WINSLOW — A poultry vaccine manufacturer is moving ahead with plans for a composting facility and other upgrades at its Winslow location.

Lohmann Animal Health International Inc., which is owned by Elanco Animal Health, a division of Eli Lilly, says the composting facility should save the company money and will improve its waste efficiency. Construction costs are estimated at $160,000.

The company also applied in mid-July for a permit to upgrade Building H, which holds the main laboratory and research and development building. This project has an estimated cost of $2.67 million, according to the application for a town building permit.

Lohmann Animal Health develops vaccines and food components to help prevent diseases of animals used in food production. It employs more than 100 people at the Winslow site.

The company is applying to the Maine Department of Environmental Protection for approval of the composting facility.

The project began as a trial collaboration between the Winslow employees and the DEP, according to Beth Hunter, associate consultant for communications at Indiana-based Elanco.

“As a company, we’re committed to operating responsibly and in reducing our environmental footprint,” Hunter said in an emailed statement. “We continue to look for cost-effective innovative solutions like the composting facility to help us further minimize our environmental impacts.”

The company expects composting to save money in operating costs, as well as to provide a way to reuse discarded egg and bedding materials. The facility would also help Elanco reach its goal to improve its waste efficiency by 20 percent, Hunter said.

The Winslow site has undergone a number of improvements over the past year. This past spring the manufacturing company hired Fairfield-based Sheridan Construction Corp. to build six new poultry houses to support its increasing productivity, although the company would not disclose details about its enhanced capacity.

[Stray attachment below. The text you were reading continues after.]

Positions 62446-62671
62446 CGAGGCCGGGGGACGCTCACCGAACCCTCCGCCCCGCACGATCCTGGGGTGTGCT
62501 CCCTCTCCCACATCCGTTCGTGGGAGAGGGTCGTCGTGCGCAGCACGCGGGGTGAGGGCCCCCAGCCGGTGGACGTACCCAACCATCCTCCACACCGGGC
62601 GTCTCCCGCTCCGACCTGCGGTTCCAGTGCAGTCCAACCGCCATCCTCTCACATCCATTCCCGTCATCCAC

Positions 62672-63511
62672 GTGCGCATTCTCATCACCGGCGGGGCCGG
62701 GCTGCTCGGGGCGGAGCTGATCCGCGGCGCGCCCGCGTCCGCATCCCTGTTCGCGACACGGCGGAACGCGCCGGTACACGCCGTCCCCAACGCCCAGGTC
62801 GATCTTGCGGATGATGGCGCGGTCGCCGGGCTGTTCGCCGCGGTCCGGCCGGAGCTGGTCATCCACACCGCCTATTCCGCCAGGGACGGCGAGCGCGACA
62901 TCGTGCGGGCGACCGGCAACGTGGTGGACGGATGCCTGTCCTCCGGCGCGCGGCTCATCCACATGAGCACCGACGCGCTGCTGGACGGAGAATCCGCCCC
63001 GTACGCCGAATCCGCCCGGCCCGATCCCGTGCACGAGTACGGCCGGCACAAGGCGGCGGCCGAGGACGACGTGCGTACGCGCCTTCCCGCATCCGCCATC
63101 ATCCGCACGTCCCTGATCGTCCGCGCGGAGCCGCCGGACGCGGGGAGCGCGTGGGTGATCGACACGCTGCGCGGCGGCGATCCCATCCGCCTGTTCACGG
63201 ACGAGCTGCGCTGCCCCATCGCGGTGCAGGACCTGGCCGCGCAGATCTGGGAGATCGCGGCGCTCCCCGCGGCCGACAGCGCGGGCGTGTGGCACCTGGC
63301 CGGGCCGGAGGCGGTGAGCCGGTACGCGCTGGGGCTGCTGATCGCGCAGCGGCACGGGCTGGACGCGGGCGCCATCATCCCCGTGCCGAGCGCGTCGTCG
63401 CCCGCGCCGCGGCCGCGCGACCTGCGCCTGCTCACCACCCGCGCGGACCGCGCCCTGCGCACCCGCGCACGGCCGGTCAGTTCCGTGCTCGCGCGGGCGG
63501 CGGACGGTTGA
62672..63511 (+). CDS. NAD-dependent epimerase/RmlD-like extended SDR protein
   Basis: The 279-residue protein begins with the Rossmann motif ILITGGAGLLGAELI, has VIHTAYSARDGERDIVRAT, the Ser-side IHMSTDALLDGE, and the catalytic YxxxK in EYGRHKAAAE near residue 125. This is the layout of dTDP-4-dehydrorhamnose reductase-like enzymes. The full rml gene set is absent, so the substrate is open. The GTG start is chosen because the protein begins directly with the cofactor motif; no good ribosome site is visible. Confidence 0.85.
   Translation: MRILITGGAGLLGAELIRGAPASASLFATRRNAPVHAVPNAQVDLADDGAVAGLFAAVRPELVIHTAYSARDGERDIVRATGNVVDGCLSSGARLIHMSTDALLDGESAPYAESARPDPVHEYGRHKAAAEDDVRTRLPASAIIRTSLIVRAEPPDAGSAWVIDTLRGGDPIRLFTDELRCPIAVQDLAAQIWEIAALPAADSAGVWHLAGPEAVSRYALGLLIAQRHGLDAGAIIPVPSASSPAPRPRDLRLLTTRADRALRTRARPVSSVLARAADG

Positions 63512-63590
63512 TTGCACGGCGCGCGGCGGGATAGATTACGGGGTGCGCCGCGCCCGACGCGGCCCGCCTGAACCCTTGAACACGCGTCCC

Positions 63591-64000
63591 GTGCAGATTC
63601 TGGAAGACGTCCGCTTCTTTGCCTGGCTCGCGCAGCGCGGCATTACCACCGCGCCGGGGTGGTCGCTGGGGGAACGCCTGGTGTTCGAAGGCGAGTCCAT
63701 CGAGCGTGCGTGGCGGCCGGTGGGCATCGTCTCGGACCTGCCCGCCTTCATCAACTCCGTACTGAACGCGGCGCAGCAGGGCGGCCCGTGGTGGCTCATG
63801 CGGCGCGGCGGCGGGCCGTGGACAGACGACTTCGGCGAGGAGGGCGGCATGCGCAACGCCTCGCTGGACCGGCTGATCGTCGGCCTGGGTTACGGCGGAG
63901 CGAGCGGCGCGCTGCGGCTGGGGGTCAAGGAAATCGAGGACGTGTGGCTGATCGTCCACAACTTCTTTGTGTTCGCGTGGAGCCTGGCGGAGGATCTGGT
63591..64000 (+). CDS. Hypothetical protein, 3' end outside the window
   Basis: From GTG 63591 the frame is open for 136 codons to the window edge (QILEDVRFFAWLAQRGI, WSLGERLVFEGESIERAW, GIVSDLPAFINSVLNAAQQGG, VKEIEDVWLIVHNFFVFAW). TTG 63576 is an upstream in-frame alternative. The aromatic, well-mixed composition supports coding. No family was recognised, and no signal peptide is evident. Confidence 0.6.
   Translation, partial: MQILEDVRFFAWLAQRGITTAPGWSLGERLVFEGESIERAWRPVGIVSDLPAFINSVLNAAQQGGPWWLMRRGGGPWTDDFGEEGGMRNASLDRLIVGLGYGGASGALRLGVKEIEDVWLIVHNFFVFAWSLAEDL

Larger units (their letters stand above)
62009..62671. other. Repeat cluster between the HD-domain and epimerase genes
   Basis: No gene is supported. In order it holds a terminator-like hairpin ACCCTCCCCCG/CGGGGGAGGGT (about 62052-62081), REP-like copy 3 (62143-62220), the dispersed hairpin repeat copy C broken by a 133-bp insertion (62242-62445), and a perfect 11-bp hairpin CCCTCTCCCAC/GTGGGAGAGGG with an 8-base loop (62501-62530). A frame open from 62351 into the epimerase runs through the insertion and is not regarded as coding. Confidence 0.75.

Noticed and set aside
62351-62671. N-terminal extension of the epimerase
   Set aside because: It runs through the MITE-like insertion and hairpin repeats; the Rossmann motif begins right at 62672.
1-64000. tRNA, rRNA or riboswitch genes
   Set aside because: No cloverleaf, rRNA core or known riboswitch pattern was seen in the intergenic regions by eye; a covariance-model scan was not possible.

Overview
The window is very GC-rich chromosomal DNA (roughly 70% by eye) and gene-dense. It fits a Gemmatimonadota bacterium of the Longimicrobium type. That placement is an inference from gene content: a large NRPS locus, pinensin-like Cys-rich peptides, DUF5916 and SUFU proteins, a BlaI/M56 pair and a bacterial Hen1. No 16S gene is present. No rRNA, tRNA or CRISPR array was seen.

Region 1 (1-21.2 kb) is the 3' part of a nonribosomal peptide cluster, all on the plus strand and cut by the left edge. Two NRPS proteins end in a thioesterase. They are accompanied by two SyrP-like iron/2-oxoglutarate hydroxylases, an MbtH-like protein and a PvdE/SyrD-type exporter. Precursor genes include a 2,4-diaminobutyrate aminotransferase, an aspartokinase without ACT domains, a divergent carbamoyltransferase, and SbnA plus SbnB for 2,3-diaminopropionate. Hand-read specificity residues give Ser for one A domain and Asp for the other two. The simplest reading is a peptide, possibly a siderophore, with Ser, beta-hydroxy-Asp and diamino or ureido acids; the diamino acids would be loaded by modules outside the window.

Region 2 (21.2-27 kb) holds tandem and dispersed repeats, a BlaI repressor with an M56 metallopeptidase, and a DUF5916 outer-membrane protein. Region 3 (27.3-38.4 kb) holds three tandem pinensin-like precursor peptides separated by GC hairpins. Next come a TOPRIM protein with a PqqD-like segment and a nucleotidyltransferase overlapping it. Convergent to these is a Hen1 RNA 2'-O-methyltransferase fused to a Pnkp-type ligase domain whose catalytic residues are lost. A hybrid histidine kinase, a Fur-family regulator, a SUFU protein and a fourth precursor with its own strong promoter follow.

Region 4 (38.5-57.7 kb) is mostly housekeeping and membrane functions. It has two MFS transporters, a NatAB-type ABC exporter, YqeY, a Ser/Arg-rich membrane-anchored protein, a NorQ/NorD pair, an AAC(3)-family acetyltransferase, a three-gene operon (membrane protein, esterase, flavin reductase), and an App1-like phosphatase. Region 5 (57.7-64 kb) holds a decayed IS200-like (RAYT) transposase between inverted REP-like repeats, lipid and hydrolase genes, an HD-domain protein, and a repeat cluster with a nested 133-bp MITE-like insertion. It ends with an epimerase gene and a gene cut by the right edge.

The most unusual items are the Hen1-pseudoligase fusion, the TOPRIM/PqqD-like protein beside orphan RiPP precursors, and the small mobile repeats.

New pens cost $100,000 each, according to the application for a town building permit.

The Winslow facility and its corporate parent in Germany were bought by Elanco in 2014.

In 2005, when the facility was known as Maine Biological Laboratories, its executives agreed to pay a $100,000 civil penalty to the Bureau of Industry and Security to settle a dozen regulatory charges related to its export of suspect vaccines to Syria. The company was ordered to pay a $500,000 fine to settle a range of criminal charges related to shipments of live avian influenza viruses from Saudi Arabia. Also, eight of the company’s former executives pleaded guilty to smuggling, mail fraud and conspiracy related to the Saudi shipments, and several received prison sentences.


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